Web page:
A recent report by internationally recognized researchers concluded that traditional dried fruits such as dried apricots, dried apples, dates, dried figs, raisins and prunes should be included side by side with fresh fruit recommendations by policy makers around the world.
It’s a common practice for farmers who run large, industrial livestock operations to supplement their animals with antibiotics and antimicrobials to keep them from getting sick.
The trace mineral selenium is present in many sources of protein and carbohydrates. While most Americans get adequate amounts of the nutrient, researchers at the Children’s Hospital Oakland Research Institute recently revealed that even a moderate deficiency can have harmful effects on the body.
About 5 percent of women going through pregnancy for the first time develop a condition known as preeclampsia. A recent study that was published in the British Medical Journal reveals that a dietary supplement bar that contains amino acids and antioxidants may significantly reduce a woman’s chance of developing the condition when taken during pregnancy.
After all the heat and hyperbole of the past few weeks, let’s take a break today. Instead of politics, let’s argue about something that’s really important: how to make the world’s best hamburger. A former classmate of mine spent a fortune trying to determine the answer. With the official start of summer this weekend, let’s see if what he learned can help you be a backyard hero.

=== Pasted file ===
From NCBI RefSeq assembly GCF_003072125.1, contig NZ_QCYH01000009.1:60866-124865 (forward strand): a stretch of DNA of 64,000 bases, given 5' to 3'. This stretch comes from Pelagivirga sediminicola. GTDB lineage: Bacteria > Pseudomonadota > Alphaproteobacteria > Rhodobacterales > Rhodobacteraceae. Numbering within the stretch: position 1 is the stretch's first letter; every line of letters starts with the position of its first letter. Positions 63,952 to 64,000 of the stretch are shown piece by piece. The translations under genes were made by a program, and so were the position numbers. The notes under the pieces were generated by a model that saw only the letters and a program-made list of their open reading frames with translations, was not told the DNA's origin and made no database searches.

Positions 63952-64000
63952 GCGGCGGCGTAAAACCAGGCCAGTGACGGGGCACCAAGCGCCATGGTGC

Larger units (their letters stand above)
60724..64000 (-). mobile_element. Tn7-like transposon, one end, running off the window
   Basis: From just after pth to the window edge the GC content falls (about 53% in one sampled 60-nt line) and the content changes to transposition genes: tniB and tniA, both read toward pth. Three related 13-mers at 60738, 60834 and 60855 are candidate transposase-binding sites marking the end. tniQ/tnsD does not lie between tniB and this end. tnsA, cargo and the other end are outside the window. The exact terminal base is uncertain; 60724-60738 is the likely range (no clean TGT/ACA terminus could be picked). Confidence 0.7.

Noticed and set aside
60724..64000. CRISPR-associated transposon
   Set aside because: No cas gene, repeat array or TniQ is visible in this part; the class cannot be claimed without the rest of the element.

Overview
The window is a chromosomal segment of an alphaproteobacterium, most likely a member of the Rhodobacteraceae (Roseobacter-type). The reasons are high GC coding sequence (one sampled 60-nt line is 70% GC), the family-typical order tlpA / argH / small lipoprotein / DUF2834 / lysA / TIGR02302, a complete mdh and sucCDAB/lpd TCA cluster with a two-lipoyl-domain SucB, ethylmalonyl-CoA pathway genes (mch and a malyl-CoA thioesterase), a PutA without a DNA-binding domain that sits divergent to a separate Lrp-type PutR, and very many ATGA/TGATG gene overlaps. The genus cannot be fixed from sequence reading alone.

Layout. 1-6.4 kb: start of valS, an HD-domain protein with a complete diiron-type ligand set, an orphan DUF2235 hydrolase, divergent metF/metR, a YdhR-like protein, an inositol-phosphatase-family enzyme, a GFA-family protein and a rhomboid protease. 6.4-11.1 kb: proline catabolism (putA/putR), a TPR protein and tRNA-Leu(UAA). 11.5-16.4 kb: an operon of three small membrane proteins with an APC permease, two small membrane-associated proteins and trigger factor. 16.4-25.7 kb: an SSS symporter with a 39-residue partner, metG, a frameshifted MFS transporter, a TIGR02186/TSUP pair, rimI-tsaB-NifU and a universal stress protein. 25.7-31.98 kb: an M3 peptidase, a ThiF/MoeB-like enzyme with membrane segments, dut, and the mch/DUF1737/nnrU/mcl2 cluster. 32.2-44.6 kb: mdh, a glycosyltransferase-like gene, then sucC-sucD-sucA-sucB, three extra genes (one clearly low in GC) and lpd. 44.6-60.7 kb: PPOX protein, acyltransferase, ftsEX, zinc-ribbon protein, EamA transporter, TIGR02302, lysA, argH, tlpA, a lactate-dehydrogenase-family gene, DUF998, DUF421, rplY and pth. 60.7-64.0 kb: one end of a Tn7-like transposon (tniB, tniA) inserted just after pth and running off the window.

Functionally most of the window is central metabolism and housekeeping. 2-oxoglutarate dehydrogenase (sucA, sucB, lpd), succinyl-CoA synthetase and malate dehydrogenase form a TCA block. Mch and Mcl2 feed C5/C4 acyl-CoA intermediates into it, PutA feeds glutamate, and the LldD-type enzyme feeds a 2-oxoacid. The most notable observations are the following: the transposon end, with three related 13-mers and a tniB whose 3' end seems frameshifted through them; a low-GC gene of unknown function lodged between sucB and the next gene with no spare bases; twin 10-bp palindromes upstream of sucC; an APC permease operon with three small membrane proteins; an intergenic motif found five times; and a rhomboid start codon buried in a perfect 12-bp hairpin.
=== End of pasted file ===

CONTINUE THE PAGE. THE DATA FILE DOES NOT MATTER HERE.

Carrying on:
In a study that was published in the BioMed Central journal Complementary and Alternative Medicine, a team of scientists found that bitter cumin seeds contain a wide array of phenolic compounds, making the spice a powerful antioxidant.
Sometimes, when an individual takes a nutritional supplement, the vitamins it contains are destroyed by acid in the stomach.
Nuts have gotten a bad reputation in the past because of their high-calorie, high-fat content. But a growing body of research has suggested that the compounds present in nuts are actually quite healthy and can help keep excess body fat at bay.
Reports of the differences between LDL and HDL cholesterol have caused consumers to become wary of so-called “bad” low-density lipoproteins, and embrace mono- and polyunsaturated sources of “good” high-density lipoproteins.
In addition to being great exercise and promoting a sustainable lifestyle, gardening may also encourage vegetable consumption, according to researchers at Texas A&M University and Texas State University. In an online survey of people aged 50 and up, it was revealed that those who gardened regularly ate more vegetables, regardless of how much time they spent with their hands in the dirt or what varieties of produce they grew.